Independent Studio by Candidates for Master’s Degrees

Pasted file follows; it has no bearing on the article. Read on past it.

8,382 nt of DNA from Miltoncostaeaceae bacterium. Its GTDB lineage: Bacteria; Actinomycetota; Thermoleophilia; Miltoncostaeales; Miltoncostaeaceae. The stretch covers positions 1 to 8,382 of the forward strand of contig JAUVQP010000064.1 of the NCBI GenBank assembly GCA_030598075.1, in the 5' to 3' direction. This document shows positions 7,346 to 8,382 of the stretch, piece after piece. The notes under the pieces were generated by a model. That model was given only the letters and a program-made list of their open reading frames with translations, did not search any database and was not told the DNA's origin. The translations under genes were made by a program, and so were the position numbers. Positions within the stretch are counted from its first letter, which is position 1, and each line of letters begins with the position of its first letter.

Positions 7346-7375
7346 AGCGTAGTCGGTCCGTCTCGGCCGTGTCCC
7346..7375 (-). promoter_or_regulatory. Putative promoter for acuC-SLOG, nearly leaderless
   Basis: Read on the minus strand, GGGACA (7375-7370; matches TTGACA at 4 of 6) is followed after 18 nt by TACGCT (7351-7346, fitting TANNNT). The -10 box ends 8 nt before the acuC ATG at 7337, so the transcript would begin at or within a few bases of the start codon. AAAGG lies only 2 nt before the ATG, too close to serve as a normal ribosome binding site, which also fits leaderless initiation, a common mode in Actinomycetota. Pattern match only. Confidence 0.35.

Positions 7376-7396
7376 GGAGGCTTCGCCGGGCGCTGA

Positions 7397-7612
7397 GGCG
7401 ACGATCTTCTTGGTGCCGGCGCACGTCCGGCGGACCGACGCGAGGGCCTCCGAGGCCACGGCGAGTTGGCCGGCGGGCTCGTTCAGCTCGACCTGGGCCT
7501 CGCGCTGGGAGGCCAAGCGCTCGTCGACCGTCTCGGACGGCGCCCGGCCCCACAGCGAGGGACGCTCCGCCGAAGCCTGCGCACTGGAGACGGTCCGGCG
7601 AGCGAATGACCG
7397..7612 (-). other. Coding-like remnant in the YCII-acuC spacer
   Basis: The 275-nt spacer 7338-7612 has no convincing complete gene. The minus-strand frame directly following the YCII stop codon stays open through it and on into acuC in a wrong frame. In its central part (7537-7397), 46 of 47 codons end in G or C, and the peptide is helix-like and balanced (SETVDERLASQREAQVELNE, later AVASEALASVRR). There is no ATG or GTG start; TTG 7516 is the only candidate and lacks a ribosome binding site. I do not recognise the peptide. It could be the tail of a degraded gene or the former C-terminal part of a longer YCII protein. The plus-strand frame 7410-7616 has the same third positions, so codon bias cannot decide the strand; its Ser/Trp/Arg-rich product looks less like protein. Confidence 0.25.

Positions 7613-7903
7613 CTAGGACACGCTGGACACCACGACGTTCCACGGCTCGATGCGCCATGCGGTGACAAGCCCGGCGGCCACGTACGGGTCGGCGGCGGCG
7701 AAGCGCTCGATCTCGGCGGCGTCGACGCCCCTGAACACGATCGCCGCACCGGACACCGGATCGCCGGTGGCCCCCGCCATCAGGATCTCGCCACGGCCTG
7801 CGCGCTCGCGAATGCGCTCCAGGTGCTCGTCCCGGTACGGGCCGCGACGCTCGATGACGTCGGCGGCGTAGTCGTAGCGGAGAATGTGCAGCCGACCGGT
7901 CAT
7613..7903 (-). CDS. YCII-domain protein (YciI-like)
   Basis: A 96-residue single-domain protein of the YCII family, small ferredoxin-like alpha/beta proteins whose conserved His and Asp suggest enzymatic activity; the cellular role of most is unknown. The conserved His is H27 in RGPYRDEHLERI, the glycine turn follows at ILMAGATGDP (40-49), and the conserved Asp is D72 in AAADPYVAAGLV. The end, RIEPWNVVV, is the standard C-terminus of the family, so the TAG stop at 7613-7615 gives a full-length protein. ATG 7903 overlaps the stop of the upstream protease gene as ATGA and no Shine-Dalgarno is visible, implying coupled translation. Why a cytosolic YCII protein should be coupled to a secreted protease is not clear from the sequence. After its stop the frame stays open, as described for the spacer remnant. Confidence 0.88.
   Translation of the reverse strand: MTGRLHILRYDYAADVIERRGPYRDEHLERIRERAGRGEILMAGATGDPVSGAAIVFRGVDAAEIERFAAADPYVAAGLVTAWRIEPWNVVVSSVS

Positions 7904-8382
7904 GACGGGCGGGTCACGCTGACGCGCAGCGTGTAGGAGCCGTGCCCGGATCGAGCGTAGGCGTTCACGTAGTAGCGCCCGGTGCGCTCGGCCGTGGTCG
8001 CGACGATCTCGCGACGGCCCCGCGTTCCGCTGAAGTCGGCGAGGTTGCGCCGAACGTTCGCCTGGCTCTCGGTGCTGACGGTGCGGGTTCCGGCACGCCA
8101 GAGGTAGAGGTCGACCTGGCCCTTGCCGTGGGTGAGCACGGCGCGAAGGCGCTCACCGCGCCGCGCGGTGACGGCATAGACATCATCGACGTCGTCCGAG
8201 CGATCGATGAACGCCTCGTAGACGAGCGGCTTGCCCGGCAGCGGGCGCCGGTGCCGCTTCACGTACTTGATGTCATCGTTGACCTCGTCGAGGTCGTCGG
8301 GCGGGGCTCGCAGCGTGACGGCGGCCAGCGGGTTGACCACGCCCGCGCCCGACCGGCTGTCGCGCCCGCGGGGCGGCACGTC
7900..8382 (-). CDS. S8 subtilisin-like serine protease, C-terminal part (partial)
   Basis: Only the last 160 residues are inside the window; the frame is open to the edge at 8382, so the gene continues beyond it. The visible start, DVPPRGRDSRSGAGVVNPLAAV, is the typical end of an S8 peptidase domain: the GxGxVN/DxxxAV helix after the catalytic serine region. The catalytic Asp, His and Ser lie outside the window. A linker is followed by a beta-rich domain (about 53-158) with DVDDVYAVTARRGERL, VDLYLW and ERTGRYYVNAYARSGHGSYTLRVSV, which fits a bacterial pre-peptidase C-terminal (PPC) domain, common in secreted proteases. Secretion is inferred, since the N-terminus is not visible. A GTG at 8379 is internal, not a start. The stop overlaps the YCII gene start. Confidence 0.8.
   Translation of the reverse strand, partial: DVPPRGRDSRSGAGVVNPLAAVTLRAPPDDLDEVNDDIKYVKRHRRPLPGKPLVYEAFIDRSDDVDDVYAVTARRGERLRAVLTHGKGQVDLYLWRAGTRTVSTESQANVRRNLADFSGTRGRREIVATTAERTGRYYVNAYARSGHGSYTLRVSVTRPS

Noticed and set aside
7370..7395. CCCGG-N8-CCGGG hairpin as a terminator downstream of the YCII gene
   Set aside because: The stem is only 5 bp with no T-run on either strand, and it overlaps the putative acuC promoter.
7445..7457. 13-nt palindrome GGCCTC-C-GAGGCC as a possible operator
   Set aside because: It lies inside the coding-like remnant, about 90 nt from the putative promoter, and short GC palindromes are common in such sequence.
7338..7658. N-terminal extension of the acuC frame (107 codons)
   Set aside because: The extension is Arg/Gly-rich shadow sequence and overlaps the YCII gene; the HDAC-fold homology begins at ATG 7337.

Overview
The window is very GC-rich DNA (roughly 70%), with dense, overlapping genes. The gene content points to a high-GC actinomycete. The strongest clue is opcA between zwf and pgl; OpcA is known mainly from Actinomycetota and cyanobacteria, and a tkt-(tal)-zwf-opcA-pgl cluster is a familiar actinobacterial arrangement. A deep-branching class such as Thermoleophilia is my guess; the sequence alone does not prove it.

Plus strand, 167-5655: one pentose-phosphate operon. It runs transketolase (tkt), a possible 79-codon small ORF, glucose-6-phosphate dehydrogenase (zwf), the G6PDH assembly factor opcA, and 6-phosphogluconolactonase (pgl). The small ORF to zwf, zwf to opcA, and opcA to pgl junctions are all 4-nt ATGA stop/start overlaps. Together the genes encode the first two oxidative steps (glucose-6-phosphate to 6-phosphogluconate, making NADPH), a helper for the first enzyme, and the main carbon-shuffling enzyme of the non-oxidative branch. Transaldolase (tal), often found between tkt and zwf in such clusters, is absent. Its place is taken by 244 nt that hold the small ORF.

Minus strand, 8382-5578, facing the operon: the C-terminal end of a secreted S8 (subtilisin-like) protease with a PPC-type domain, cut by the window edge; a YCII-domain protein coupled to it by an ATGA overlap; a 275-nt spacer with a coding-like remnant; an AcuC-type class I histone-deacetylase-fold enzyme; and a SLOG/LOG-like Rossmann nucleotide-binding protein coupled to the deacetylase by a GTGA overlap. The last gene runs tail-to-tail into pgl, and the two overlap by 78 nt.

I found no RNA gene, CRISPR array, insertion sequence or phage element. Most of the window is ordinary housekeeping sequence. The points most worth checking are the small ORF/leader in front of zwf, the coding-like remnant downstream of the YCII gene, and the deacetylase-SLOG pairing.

Independent Study: Shanghai UrbanismProfessor Bing WangProfessor Richard B. PeiserSpring, 2004Units: 4Note: Students must also enroll in and meet with GSD 5212Wednesdays: 2:00-5:00First Session: Wednesday, February 4, 2004 at GSDThis Independent Studio gives design students who are taking GSD 5212: Field Studies in Real Estate, Planning and Urban Design, the opportunity to concentrate on intensive design investigations of a unique site in Shanghai, with the additional time allocation of 4 class units (8 units altogether) Note: This independent studio does not fulfill the requirements of a studio for purposes of students\’ degree requirements. Students who are enrolled in a studio this semester are not eligible for this course.The aim of this independent studio is to use design as an effective means to provide strategies and solutions for a complex set of urban problems encountered in rapid economic developments in current Shanghai, China, and to identify specificities of Shanghai urbanism in the context of Chinese culture. A cultural melting pot in China, Shanghai\’s history as a trading port – \”a Paris in the east\” – in the 1930s, as a backbone of the communist economy in 1960s and 70s, and as a leading city in China\’s transformation to a world stage since the 1990s, has molded its unique character.Located in the previous French Concession, the studio site is at the heart of old Shanghai, occupied currently by dilapidated modern lilong houses built in 1940s and 1950s. The city has an ambition to turn the site into a mixed-use development with high-end office, residential, retail, chic clubs and restaurants, etc. The site includes design of a high-rise building with prominent visibility from one of Shanghai\’s key view corridors.Shanghai\’s inconsistent historical fragments are well presented by the surrounding architectural contexts of the study site: typical Shanghai garden villas in the 1920s, art-deco buildings built at the initial stage of Chinese modern movement in the 1930s, soviet-style barrack residential quarters of the 1950s and recent modern high-rise developments of the 1990s. Although the site is next to an inner-city expressway, it is traversed by a curving pedestrian street along which private lilong housing courtyards and trees create the tranquil atmosphere of the neighborhood and constitute an urban oasis in the middle of crowded Shanghai. The project, to any designer, has a fascinating combination of challenges and excitement. Particular issues that need to be addressed by the design solutions of the independent study are: XHow to use spatial continuity and design of architectural languages to construct an urbanism that allows the flow of culture made up of disparate time elements of Shanghai as a treaty port, as a major industrial city under Communism and contemporary modern Shanghai. XHow to use physical design means to address the relationship between the economic forces of real estate development and modernization and the cultural dimension of the city\’s past, present and the future. The scope of work for the studio will include: understanding the historical trajectory of developments in this particular neighborhood at the city center of Shanghai; understanding project development processes in Shanghai, including various forms of regulation and their technical bases; and therefore providing design solutions based on the understanding of the local urban culture and present development practices, especially with regard to urban place-making, preservation of historical buildings and identity-creation of urban images.At the beginning of the semester, the students are required to work in groups to research how similar scaled mixed-use urban design projects have thrived in the place-making process in different cities and different cultures. In later pha